Rhodiola has been used in traditional medicinal herbs in the Chinese region of Siberia and Ukraine. In the former Soviet Union, it should be used as a kind of adaptation to reduce fatigue and enhance the body's natural resistance to various pressures. In Siberia, it is said that "insisting on drinking Rhodiola tea can live beyond 100 years". Rhodiola has traditionally been used for sexual dysfunction in men and women. In the former Soviet Union, a very popular formulation of the herb is a tincture called "nastojka", which is made by mixing fresh Rhodiola with 40% alcohol and placing it for a week. A teaspoon of "nastojka" after every meal is used as a prescription for patients with sexual dysfunction. In Siberia, especially in cold, wet winter, people often take Rhodiola rosea to prevent disease. In Mongolia, it is used for the treatment of tuberculosis and cancer.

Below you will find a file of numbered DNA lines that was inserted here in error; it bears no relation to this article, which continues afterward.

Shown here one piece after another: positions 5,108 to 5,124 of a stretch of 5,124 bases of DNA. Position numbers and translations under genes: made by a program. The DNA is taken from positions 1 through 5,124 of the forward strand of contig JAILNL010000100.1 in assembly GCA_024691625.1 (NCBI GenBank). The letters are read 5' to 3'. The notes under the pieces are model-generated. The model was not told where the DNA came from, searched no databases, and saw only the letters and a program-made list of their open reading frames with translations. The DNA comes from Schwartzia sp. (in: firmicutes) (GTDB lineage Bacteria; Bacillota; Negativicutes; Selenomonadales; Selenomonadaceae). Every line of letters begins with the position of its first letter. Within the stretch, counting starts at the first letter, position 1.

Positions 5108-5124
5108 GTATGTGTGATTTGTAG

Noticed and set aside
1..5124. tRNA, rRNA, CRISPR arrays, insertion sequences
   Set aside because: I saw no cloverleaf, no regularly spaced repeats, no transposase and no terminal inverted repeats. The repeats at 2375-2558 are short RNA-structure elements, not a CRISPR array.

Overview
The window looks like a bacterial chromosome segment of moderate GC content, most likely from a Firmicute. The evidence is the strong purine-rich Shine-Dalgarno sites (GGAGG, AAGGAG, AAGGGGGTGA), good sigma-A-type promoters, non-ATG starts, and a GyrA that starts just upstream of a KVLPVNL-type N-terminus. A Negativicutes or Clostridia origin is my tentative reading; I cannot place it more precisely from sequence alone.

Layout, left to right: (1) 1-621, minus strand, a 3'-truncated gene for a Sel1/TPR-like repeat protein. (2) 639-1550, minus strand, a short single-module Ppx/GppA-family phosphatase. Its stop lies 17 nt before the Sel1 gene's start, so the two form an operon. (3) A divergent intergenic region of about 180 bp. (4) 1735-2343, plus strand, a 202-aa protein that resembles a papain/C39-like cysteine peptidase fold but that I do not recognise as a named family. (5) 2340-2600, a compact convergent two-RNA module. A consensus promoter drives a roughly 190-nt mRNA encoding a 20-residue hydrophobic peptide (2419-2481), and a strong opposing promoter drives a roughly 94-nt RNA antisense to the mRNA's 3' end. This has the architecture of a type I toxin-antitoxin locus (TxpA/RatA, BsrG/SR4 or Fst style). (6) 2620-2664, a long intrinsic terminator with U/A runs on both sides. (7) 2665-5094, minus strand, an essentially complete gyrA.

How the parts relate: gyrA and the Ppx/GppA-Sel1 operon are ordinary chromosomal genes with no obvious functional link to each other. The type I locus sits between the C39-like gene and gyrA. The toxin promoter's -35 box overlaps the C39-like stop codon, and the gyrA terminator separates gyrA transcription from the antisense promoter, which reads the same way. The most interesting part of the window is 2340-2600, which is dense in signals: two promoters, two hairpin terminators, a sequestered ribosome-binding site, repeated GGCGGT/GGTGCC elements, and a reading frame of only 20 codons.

Nearly 200 different Rhodiola species have been identified. Only 14 species have been studied and found that the chemical constituents and pharmacological activities of Rhodiola sachalinensis are closely related to their species. Its unique chemical active components are rosavin (the most active), rosin, rosarin, rhodiolin and salidroside. Rhodiola rosea contains rosavin, rosin and rosarin.
The root and rhizome of Rhodiola were crushed into coarse powder and extracted with 70% ethanol to extract the extract. The extract was extracted and decompressed to recover ethanol. The concentration solution was stirred evenly with equal amount of water, and the filtrate was treated 3 times, and the filtrate was decompressed and concentrated. The extract was extracted with petroleum ether, chloroform, ethyl acetate and n-butanol, ethyl acetate and n-butanol in turn. Some solvents were recovered, crude Tyrol and salidroside were obtained.